By seeing attributes of threat activity through its threat sensor network, Grobman said Apollo will be able to identify very specific patterns such as whether a campaign is focused on a specific sector or sectors. Based on that, Grobman said McAfee can then inform customers in those particular industries that there's a new campaign that they need to be aware of.

Similarly, Apollo is able to identify when the intensity of an attack is focused on a geographic region, which Grobman said is particularly helpful since nation-state activity very often targets a specific locality or geography. From there, Grobman said McAfee will be able to make customers in that region aware of the possibility that a more sophisticated attack is underway.

Moreover, Grobman said McAfee's technology and global perspective will make it possible for the company to understand if a user is the first, tenth, or millionth person to be impacted by a specific threat.

"If there's a targeted attack against your environment, that means that an adversary has put a lot of engineering into taking something or destroying something that is valuable to you," Grobman said.

Apollo will be able to look at blueprints and send feature vectors to McAfee's machine learning algorithms to understand if the behavior pattern is indicative of a fundamentally new malware structure that has never been seen before anywhere else in the world, according to Grobman.

In addition to identifying that a threat has occurred, Grobman said Apollo can also provide insight into what the threat is all about and how it stacks up against McAfee's machine learning models.

Even though McAfee doesn't have a sample of the malware in its back-end inventory, Grobman said Apollo will still be able to provide information around why the company's model believes it is malicious. The model is often tipped off by actions that are occurring during an analysis of the behavioral execution, according to Grobman.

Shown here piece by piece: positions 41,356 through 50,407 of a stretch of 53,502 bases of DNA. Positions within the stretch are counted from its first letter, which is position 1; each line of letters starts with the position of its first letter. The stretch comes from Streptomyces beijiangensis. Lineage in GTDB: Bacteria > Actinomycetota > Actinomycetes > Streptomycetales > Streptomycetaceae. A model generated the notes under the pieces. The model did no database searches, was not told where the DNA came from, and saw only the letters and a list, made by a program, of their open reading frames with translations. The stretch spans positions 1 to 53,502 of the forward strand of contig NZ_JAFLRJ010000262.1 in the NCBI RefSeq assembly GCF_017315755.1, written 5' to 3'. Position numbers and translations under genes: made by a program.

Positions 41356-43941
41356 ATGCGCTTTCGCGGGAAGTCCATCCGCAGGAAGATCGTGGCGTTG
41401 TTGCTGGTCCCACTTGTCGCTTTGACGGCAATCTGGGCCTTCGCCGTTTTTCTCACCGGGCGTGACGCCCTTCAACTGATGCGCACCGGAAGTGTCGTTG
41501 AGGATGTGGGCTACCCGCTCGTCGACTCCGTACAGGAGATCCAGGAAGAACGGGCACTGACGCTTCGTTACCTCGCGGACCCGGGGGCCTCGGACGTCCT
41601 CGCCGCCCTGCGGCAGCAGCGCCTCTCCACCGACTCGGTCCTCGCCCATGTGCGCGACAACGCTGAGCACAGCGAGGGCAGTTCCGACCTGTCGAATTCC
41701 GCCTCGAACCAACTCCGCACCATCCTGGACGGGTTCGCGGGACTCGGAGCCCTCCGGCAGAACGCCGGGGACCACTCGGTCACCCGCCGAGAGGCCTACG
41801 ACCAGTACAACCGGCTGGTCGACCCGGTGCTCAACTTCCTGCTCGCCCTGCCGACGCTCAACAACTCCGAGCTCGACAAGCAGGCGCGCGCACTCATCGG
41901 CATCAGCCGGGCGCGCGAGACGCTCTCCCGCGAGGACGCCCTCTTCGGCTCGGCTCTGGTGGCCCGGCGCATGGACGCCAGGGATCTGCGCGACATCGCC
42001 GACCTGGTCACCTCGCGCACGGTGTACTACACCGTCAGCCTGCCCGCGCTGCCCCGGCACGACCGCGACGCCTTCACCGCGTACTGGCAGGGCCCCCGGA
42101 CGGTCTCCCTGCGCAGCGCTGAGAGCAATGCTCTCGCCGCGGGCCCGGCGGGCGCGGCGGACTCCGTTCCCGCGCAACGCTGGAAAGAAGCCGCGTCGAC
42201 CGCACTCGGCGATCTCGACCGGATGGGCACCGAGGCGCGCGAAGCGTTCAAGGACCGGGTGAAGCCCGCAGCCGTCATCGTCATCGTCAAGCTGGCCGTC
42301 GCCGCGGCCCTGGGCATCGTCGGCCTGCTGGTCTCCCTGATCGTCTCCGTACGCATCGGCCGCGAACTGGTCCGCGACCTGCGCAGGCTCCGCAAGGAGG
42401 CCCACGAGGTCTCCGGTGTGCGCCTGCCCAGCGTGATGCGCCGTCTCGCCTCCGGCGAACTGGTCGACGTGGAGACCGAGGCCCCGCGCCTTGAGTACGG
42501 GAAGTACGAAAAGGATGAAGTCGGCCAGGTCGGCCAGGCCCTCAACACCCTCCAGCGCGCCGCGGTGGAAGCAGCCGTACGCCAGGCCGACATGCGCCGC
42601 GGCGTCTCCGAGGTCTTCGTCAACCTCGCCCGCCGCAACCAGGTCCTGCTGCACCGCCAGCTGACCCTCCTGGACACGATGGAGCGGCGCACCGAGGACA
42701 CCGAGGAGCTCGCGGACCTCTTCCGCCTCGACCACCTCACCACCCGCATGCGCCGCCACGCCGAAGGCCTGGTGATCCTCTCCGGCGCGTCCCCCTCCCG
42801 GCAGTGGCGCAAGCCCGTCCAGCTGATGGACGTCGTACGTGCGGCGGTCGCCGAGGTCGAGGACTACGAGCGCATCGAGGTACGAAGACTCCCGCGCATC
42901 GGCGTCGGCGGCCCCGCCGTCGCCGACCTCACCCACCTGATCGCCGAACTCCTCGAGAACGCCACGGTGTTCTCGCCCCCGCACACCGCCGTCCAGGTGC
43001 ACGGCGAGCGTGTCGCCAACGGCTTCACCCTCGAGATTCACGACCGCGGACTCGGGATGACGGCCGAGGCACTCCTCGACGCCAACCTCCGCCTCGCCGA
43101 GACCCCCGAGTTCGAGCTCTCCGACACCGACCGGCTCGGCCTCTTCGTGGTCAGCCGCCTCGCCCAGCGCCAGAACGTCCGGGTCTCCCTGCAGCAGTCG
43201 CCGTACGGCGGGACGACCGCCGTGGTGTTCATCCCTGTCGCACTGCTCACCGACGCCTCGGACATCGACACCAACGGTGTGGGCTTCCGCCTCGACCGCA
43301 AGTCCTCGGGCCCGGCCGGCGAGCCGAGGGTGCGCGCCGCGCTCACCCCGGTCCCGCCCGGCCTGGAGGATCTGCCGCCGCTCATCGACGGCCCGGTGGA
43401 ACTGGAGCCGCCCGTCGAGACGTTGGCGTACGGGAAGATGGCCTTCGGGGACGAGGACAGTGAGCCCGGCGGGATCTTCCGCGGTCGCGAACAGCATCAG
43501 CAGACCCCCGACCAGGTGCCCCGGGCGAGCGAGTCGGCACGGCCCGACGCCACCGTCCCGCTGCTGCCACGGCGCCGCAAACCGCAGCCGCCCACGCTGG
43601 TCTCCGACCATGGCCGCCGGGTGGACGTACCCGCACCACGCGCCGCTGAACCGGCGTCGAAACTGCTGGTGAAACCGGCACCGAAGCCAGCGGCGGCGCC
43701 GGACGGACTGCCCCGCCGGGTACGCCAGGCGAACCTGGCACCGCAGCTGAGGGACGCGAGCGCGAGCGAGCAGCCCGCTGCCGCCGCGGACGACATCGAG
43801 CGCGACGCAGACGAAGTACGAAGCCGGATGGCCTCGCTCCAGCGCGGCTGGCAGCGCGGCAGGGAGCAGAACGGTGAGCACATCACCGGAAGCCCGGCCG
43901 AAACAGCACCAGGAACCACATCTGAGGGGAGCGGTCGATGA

Ultimately, Grobman said the industry can no longer pretend that data from a single environment will be sufficient for defending an organization. Future innovations will be all about identifying insights from the confluence of data from an organization and a global perspective, Grobman said, and then building out the next generation of analytics to examine that type of data.

"Nation-states and cybercriminals continue to up their game, and so must we," Grobman said.

Providing more actionable information around emerging security threats should help customers stay ahead of the game, according to Patrick Smith, a technology consultant at Irvine, Calif.-based Ingram Micro. Better integration between a user's security posture and the global threat landscape should be helpful for everyone.

"Security is job security, no pun intended," Smith said. "Now, it's actually coming into fruition and action."